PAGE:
L.A.'s 2016 Olympic bid

Curious about Los Angeles' chances to host the 2016 Olympics? I sure am, and so I turned to the source the Chicago Tribune's Phil Hersh, whose recent column revealed details of L.A.'s bid for the first time. (L.A. is competing against Chicago and San Francisco to get the nod of the United States Olympic Committee in 2007; the selected city will then compete against cities from around the world to get final approval from the International Olympic Committee.)

Hersh interviewed Barry Sanders, the chair of Southern California's bid committee (and executive counsel at Latham & Watkins, NOT the former Detroit Lions running back), and notes that the Coliseum will again be part of the mix (assuming that a track will be reinstalled).

Hersh also writes:

"The 2016 L.A. plan calls for one primary Olympic Village, on the campus of either USC or UCLA, rather than the two of 1984; venues in two counties rather than four; and many venues on or near the rail transit system built after 1984.

Soccer preliminaries will be the only events beyond Los Angeles and Orange Counties. Rowing and canoe-kayak, held 90 miles away at Lake Casitas in 1984, would take place at Long Beach in 2016. Bren Center at the UC Irvine campus, to be used for badminton, is 40 miles from downtown L.A. and is the most far-flung non-soccer venue in the current plan."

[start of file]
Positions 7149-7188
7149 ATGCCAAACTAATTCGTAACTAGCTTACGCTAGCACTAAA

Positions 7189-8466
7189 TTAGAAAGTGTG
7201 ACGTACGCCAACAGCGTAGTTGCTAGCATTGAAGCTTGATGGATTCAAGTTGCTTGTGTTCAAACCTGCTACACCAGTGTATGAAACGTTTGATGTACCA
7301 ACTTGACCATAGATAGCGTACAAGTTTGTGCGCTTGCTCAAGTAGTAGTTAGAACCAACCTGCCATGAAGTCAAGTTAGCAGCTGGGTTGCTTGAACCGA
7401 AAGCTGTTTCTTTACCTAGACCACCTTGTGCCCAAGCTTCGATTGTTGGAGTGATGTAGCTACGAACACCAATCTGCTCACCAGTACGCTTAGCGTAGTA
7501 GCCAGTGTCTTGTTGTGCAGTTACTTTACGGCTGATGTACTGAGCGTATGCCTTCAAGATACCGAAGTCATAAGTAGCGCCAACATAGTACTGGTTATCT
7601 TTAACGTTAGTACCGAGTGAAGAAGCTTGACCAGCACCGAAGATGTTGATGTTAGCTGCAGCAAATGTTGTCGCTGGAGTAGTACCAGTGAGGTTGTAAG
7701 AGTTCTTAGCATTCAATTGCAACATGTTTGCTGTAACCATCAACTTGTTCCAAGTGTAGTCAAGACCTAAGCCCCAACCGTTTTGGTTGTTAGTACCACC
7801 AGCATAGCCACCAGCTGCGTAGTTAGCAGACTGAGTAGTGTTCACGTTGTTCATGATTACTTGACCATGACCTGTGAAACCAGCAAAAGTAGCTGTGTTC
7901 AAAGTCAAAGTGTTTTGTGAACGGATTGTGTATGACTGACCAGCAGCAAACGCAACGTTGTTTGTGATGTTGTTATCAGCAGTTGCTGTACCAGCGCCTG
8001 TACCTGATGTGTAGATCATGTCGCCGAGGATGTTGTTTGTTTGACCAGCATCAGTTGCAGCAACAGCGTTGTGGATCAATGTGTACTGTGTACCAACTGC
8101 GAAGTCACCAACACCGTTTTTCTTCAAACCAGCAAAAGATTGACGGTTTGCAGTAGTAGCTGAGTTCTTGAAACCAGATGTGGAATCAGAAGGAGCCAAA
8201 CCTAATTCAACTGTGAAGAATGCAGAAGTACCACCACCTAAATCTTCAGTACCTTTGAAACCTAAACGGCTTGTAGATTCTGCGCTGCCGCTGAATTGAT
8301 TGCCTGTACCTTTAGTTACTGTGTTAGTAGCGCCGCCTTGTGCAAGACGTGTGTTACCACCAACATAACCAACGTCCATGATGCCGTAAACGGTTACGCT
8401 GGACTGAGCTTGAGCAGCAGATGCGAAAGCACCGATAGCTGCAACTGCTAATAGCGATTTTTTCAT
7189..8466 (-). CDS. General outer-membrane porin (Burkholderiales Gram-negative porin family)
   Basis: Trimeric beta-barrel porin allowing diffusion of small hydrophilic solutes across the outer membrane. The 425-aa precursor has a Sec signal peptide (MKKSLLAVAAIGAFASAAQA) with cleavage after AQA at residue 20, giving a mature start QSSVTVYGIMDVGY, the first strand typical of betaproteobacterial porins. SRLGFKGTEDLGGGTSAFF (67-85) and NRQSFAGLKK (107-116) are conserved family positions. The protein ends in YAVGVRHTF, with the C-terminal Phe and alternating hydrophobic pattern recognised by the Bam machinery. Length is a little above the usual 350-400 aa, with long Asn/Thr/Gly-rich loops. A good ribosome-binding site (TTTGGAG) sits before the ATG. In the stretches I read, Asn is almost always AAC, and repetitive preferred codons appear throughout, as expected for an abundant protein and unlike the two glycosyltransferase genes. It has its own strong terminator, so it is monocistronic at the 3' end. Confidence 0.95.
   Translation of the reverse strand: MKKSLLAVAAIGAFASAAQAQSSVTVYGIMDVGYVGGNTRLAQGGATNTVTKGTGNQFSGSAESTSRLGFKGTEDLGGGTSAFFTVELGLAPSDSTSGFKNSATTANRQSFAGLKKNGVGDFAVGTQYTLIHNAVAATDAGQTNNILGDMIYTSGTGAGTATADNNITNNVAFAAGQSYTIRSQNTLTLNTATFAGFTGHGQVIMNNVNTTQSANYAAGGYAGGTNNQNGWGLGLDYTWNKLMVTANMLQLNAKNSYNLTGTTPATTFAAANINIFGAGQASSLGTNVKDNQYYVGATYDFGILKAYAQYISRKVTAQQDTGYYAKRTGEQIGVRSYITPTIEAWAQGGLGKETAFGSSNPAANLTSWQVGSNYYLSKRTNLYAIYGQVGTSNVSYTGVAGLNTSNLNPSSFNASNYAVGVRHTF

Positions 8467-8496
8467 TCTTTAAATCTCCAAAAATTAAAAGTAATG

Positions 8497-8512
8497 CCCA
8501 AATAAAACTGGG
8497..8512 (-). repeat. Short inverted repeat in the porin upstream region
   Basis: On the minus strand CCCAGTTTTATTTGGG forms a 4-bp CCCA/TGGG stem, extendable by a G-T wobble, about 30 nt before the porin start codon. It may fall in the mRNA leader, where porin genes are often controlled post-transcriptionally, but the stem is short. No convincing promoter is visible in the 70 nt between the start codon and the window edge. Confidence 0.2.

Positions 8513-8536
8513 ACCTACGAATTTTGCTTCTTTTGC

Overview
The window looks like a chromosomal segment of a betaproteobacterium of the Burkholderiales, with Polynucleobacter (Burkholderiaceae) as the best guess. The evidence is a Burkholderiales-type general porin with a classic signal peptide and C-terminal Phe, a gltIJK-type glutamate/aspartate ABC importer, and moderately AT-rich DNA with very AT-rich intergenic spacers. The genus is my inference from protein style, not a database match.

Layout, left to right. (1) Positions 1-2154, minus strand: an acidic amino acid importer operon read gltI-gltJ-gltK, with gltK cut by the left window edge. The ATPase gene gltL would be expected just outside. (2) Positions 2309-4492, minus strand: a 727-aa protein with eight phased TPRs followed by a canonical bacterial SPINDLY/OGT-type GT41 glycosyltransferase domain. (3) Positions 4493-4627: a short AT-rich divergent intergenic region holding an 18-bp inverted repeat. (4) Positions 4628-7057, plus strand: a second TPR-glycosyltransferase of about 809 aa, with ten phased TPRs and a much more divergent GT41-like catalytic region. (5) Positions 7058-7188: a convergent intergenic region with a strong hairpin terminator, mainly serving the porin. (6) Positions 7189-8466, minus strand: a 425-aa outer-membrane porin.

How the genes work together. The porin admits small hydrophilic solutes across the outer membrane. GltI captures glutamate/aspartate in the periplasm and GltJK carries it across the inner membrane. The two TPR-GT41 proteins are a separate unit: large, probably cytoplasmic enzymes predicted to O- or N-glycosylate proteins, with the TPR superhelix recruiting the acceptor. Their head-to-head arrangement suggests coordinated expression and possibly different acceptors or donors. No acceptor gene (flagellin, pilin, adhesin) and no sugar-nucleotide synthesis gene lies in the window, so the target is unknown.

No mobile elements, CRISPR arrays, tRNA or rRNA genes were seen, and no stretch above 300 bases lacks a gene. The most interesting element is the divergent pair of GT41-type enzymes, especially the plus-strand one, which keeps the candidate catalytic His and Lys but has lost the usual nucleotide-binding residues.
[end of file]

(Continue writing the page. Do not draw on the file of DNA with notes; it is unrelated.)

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"Many arenas built since 1984 figure prominently in the 2016 plan. They include the Staples Center (gymnastics) and Nokia Theater (weightlifting), both in downtown L.A.; Arrowhead Pond in Anaheim (basketball); the Galen Center at USC (boxing); the Pyramid at Long Beach State (team handball); and the Home Depot Center, 18 miles from downtown, which has the velodrome, a tennis center that can seat 13,000 and a 27,000-seat soccer stadium.

The swimming pools would be temporary facilities in Long Beach, similar to the arrangement at the 2004 Olympic trials. The diving pool is likely to be at a new, permanent UCLA aquatics facility.

All this, Sanders said, can be done for $150 million in permanent and temporary construction costs, less than one-fourth Chicago's projection."

Hersh concludes that L.A.'s past success at hosting the Olympics is a "mixed blessing." On the one hand, L.A. has proven it can do the job. Then again, the USOC may be reluctant to choose L.A. for the third time. Stay tuned.

September 6, 2006 10:56 AM • Native Intelligence • Email the editor
 

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